Everything was more sacred than yourself, and your own longings were the least sacred thing of all.
This single sentence beautifully conveys the spirit of this gem of a story about a 60 year old woman who suddenly finds her life unbearable. When we first meet Marianne, she is readying herself to take a final plunge into the Seine in a desperate attempt to end her boring, insignificant life. Then we witness the first of many times Marianne’s life is saved, literally and figuratively, throughout the story.
That first “save” launches Marianne on a journey across France which begins as a quest to drown herself in the sea and ends with her figurative rebirth as a woman. Along the way, an incredible sequence of events, initiated by a painted tile of a seaside village, draws her closer and closer to Kerdruc, the lush and magical Breton village depicted on the tile. As Marianne journeys across France with nothing but a bit of cash and the clothes on her back, she reflects on the loveless marriage and cold-hearted, indifferent husband she’s running from, and begins to remember the girl she was before she was a wife.
When she reaches Kerdruc and finds the sea, she lands in the middle of a quaint village full of colorful, kind-hearted people who accept her at face-value. Their kindness and friendship begin to change her and reverse her wish to die. It is the sea, however, that gives her the strength to reject the old Marianne and let the real Marianne come forth and embrace her own magic and, ultimately, find love.
Nina George has once again created a world full of magical, quirky, witty, and human characters who live and love enthusiastically. There’s all sorts of love here – unrequited, rejected, deep and old, hidden, and raw. George’s Marianne is the catalyst that brings multiple love stories to their apex, while at the same time, creating a new story all her own. Marianne’s story is all too familiar – the middle-aged woman who suddenly realizes most of her life is gone and she has nothing to show for it. She has become a maid for her husband, invisible except when he wants something, unable to assert herself and fulfill her own needs, essentially voiceless. Under George’s care, Marianne comes alive in the pages of this story, and ultimately sees herself as other see her, through an artist’s eyes. I was reminded a bit of a book I read years ago – Praisesong for the Widow by Paule Marshall – as I accompanied Marianne on her journey. Like Avey, the protagonist of that book, Marianne connects with the land and people of Brittany, and especially with the sea, just as Avey connects with her African ancestors. Their journeys were similar and powerful, sending a message about how women sacrifice their lives for others, often living their lives through their families, and how there is always time to rediscover the young woman who once dreamed of a very different life.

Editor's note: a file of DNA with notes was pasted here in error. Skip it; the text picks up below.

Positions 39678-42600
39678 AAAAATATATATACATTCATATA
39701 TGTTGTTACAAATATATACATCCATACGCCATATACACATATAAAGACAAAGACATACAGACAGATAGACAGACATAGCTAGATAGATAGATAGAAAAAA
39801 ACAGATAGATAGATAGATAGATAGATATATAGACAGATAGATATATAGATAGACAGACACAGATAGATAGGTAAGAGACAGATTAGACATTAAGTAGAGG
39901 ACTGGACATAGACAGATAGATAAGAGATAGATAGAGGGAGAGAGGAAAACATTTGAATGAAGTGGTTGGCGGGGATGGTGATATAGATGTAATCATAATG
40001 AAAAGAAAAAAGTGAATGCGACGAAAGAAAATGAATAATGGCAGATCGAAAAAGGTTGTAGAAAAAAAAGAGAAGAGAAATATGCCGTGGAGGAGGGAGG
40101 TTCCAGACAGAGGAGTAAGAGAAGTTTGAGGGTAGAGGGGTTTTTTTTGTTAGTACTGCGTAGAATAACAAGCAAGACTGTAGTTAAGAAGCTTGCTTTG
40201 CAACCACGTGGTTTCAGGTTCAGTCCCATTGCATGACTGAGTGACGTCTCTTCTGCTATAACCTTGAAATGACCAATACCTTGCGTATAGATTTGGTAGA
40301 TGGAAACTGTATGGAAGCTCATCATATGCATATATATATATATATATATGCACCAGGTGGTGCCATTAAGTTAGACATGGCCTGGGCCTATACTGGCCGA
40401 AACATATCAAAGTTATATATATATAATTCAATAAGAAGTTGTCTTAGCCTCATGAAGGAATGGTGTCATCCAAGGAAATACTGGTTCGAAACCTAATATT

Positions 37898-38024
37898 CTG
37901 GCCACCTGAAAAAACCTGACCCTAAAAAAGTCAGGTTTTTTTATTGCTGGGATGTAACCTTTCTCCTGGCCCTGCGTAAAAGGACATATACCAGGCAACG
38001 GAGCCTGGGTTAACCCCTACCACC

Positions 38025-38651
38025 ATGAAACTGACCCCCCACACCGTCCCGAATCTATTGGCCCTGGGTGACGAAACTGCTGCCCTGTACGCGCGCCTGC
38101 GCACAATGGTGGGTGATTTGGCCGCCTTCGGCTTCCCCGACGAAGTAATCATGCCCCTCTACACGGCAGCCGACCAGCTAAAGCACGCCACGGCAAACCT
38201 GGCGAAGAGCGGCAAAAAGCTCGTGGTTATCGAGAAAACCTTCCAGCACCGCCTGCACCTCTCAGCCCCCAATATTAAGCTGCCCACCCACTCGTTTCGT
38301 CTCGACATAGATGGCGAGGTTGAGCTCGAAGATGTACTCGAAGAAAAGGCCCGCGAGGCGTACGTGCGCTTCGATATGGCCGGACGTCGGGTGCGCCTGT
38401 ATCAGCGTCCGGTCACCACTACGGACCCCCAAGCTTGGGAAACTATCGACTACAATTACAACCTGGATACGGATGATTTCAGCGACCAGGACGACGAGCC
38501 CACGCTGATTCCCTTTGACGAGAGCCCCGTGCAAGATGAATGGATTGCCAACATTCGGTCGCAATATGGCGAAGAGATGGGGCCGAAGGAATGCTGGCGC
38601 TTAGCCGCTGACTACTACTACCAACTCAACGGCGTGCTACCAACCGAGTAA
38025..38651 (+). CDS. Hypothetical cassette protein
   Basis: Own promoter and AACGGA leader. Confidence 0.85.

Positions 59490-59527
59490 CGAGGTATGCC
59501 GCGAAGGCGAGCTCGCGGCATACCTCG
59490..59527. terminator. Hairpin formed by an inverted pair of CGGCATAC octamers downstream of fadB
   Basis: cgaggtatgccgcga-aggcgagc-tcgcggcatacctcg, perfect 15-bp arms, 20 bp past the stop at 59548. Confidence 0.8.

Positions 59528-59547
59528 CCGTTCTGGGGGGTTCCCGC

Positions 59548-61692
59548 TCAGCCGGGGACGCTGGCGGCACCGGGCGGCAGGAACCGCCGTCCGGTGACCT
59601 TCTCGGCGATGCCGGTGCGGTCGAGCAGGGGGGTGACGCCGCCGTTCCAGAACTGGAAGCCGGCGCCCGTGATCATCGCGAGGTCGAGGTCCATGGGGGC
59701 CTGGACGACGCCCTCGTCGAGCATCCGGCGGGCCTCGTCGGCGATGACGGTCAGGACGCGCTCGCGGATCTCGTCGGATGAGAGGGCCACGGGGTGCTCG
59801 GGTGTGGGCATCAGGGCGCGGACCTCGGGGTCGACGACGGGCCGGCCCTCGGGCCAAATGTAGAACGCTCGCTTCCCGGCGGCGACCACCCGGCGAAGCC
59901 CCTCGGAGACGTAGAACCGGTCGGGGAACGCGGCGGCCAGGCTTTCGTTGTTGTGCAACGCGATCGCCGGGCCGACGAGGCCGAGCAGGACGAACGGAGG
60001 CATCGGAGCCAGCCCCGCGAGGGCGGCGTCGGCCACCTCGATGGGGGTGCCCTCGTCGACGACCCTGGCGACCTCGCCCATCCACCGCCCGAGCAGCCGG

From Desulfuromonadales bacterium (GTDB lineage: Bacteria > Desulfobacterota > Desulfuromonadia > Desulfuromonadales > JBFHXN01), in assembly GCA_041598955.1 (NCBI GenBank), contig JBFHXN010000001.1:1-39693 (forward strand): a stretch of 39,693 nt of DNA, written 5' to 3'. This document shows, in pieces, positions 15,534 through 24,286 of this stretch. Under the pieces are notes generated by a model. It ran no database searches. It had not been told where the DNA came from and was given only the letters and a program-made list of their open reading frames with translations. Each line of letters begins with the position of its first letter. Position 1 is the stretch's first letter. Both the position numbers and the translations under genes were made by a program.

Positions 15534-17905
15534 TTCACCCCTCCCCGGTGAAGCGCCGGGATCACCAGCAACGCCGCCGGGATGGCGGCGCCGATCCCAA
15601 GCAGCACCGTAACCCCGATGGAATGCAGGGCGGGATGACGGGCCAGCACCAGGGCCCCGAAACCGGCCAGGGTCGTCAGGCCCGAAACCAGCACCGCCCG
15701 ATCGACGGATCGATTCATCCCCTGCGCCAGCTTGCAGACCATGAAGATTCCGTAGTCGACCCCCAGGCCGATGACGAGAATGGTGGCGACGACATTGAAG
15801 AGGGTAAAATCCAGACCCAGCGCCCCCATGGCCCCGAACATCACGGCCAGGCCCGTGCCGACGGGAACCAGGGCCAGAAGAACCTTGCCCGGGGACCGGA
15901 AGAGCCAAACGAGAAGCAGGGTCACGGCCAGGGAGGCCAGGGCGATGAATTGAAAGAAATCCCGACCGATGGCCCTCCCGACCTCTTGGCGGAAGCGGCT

Sometimes stories like this one leave me sad and unsatisfied. The Little French Bistro left me feeling joyful and hopeful, something we all need a bit more of these days. This would make an excellent book for a group discussion. Highly Recommended.